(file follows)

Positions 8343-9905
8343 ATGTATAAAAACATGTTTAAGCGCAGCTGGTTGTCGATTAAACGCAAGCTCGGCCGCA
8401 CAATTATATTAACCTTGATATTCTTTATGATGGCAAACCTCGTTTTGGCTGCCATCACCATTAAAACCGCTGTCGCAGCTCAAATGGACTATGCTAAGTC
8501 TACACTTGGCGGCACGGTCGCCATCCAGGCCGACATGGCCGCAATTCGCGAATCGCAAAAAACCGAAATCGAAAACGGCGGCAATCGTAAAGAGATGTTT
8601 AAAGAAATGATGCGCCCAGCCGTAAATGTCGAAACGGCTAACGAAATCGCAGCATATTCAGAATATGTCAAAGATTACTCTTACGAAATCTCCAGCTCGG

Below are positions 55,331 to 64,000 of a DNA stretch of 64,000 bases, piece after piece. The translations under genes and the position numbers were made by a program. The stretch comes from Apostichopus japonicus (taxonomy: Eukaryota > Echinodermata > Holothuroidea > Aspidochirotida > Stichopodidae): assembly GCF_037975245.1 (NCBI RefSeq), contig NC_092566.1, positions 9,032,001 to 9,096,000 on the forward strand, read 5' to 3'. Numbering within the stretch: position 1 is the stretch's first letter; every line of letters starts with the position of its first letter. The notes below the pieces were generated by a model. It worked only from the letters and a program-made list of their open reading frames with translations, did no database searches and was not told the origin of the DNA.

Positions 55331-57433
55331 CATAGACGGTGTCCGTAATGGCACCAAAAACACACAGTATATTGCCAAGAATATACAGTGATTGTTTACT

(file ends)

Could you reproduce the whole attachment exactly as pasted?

Positions 8343-9905
8343 ATGTATAAAAACATGTTTAAGCGCAGCTGGTTGTCGATTAAACGCAAGCTCGGCCGCA
8401 CAATTATATTAACCTTGATATTCTTTATGATGGCAAACCTCGTTTTGGCTGCCATCACCATTAAAACCGCTGTCGCAGCTCAAATGGACTATGCTAAGTC
8501 TACACTTGGCGGCACGGTCGCCATCCAGGCCGACATGGCCGCAATTCGCGAATCGCAAAAAACCGAAATCGAAAACGGCGGCAATCGTAAAGAGATGTTT
8601 AAAGAAATGATGCGCCCAGCCGTAAATGTCGAAACGGCTAACGAAATCGCAGCATATTCAGAATATGTCAAAGATTACTCTTACGAAATCTCCAGCTCGG

Below are positions 55,331 to 64,000 of a DNA stretch of 64,000 bases, piece after piece. The translations under genes and the position numbers were made by a program. The stretch comes from Apostichopus japonicus (taxonomy: Eukaryota > Echinodermata > Holothuroidea > Aspidochirotida > Stichopodidae): assembly GCF_037975245.1 (NCBI RefSeq), contig NC_092566.1, positions 9,032,001 to 9,096,000 on the forward strand, read 5' to 3'. Numbering within the stretch: position 1 is the stretch's first letter; every line of letters starts with the position of its first letter. The notes below the pieces were generated by a model. It worked only from the letters and a program-made list of their open reading frames with translations, did no database searches and was not told the origin of the DNA.

Positions 55331-57433
55331 CATAGACGGTGTCCGTAATGGCACCAAAAACACACAGTATATTGCCAAGAATATACAGTGATTGTTTACT